First off, congratulations if you understood my pun. Folic acid or Folate is also know as vitamin B9. The name Folate derived from foliage refers to the common source of B9, green leafy vegetables. Folic acid is one of those vitamins that is really valued in the nutritional and medical worlds. The one thing every nutritionist in the world will agree on is that people need to eat more green vegetables. In terms of the medical world, folic acid is a major nutrient required for healthy pregnancy (especially decreasing birth defects), lowering homocysteine, combatting depression, reducing risk for heart disease, stroke, cancer, and increasing reproductive health. In the functional medicine world, this list is much much longer.
That being said Folic Acid is generally regarded as a staple nutrient by all and incorporated in every major multi-vitamin, as well as being a very popular supplement on its own. Prenatal vitamins usually are recognized by their higher dosage of Folic Acid.
What is less common knowledge is that Folic Acid is not a biologically active molecule. The liver must convert Folic Acid into tetrahydrofolate for your body to reap any of the positive benefits. This requires specific enzymes in the liver to function optimally. It’s estimated that nearly half of the caucasians in the US have genetic phenotypes of this enzyme that are very inefficient.
What does that mean for them? It means that no matter how many green veggies or vitamins they take, they could still not be getting enough of the Folic Acid converted into the biologically active tetrahydrofolate. So, despite having a diet high in Folic Acid, they could experience some or many of the effects of Folic Acid deficiency.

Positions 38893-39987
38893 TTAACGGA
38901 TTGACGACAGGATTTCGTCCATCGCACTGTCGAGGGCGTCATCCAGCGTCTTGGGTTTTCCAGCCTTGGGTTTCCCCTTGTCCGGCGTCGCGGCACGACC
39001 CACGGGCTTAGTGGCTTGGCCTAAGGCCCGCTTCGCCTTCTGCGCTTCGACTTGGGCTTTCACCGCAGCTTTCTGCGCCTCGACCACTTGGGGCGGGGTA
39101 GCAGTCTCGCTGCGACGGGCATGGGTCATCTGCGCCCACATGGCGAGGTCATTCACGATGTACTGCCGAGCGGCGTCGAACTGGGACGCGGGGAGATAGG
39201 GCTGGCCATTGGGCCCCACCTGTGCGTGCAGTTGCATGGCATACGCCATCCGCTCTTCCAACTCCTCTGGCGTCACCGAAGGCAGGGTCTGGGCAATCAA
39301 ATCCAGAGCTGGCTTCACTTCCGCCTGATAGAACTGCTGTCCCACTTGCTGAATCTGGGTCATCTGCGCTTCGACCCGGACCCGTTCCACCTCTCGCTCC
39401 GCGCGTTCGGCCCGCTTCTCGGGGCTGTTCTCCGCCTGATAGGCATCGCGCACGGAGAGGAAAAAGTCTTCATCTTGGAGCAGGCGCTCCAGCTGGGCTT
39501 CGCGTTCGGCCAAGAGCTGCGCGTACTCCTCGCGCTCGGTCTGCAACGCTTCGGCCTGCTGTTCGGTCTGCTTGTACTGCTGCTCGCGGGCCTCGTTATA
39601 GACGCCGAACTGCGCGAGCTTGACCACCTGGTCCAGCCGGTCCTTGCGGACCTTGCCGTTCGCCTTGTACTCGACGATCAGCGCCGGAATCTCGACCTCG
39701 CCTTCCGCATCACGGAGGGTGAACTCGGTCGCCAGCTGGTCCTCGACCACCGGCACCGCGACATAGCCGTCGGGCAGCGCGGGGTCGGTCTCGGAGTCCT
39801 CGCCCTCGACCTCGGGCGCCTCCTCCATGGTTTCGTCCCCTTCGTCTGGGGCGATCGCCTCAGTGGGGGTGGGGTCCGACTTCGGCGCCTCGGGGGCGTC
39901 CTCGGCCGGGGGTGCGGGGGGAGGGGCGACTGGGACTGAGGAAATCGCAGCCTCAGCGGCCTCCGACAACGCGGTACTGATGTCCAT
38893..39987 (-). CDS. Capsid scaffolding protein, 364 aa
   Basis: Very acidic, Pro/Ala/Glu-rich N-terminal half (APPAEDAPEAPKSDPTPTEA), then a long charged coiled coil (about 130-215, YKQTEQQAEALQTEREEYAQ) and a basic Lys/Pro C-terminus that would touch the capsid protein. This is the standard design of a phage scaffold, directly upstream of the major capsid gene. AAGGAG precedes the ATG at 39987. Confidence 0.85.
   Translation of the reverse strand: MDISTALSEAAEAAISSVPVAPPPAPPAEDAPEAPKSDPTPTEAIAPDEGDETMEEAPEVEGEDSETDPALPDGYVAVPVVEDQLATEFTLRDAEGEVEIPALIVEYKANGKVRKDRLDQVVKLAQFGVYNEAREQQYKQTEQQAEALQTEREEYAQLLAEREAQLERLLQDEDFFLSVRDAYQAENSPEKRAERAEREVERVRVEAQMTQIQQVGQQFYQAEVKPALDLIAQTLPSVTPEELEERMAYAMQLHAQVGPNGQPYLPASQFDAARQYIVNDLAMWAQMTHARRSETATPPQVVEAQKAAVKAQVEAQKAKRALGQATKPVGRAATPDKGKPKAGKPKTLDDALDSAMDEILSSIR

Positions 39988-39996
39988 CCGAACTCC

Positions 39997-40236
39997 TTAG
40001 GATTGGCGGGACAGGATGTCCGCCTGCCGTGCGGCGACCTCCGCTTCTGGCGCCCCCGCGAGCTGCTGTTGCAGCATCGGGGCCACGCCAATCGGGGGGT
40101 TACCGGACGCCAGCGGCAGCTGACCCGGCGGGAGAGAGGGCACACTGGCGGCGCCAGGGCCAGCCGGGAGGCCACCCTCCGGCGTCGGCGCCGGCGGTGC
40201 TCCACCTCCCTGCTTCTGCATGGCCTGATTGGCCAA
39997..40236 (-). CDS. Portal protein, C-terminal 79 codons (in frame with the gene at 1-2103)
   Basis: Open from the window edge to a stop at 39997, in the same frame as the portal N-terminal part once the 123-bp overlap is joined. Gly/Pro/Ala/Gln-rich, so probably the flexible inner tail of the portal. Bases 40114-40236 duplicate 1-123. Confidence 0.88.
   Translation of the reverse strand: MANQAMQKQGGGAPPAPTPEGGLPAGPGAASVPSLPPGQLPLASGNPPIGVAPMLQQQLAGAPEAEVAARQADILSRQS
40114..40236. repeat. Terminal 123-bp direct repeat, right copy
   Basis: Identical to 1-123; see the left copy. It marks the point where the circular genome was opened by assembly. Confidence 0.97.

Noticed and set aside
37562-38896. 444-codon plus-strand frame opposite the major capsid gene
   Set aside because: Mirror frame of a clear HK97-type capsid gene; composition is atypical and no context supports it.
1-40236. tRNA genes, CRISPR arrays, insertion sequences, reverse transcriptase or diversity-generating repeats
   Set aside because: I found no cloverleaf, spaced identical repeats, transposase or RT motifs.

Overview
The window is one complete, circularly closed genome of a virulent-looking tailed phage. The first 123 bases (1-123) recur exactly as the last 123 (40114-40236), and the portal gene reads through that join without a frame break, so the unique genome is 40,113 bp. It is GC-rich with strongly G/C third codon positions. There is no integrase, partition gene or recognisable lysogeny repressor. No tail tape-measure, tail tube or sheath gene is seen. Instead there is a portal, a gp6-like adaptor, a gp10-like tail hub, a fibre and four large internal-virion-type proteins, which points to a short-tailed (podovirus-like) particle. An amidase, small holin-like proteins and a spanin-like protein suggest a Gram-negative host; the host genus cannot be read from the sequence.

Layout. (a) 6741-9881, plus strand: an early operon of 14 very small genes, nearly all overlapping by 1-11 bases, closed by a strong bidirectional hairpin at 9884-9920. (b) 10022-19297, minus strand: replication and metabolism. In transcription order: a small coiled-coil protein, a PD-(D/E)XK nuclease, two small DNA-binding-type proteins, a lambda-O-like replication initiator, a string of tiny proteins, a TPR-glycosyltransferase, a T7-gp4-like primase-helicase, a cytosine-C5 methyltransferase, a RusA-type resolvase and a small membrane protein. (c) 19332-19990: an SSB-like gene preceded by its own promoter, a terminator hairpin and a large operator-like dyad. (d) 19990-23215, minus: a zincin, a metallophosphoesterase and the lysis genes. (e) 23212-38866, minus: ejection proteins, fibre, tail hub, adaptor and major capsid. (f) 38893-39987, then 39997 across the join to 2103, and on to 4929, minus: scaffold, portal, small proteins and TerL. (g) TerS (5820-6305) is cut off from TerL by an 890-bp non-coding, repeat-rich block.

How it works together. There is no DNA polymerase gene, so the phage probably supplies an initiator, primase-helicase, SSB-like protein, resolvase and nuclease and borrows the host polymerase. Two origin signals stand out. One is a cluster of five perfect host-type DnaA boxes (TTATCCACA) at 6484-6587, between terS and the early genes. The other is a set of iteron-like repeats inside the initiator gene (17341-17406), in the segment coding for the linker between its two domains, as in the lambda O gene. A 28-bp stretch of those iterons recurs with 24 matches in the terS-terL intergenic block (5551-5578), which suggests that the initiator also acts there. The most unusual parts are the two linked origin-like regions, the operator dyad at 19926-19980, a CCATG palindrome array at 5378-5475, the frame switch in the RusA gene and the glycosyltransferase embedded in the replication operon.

- Feeling weak and tired
- Feeling light headed
- Feeling grouchy
- Loss of appetite
- Trouble concentrating
- Poor female hormone regulation
- Poor detoxification leading to chronic fatigue and weight gain
- Mood disorders
- Low libido
- Bone fractures
- Skin irritations
- as well as many indirect health risks
L-Methylfolate, or branded as Metafolin). By taking this supplement, the enzymatic reaction is bypassed and you get all the benefits of Folic Acid. If you’re not sure if you have this genetic limitation, there is still no reason not to use this superior form of vitamin B9. With all the benefits from Folic Acid, using tetrahydrofolate which is more bioavailable, will be more effective. This product will not be found in cheap multi-vitamins, but any multi worth taking will now be using this version of Folic Acid. If you know you have poor enzyme function, it is usually a good idea to supplement with an individual tetrahydrofolate supplement. Most vitamins will have between 400-800 mg per serving. Taking in an extra serving each day will benefit those with poor conversion. If you are not sure whether you are efficient at converting Folic Acid, you can find a BioSignature practitioner near you who can help you find out and discuss the appropriate supplement regimen and the many more benefits of tetrahydrofolate.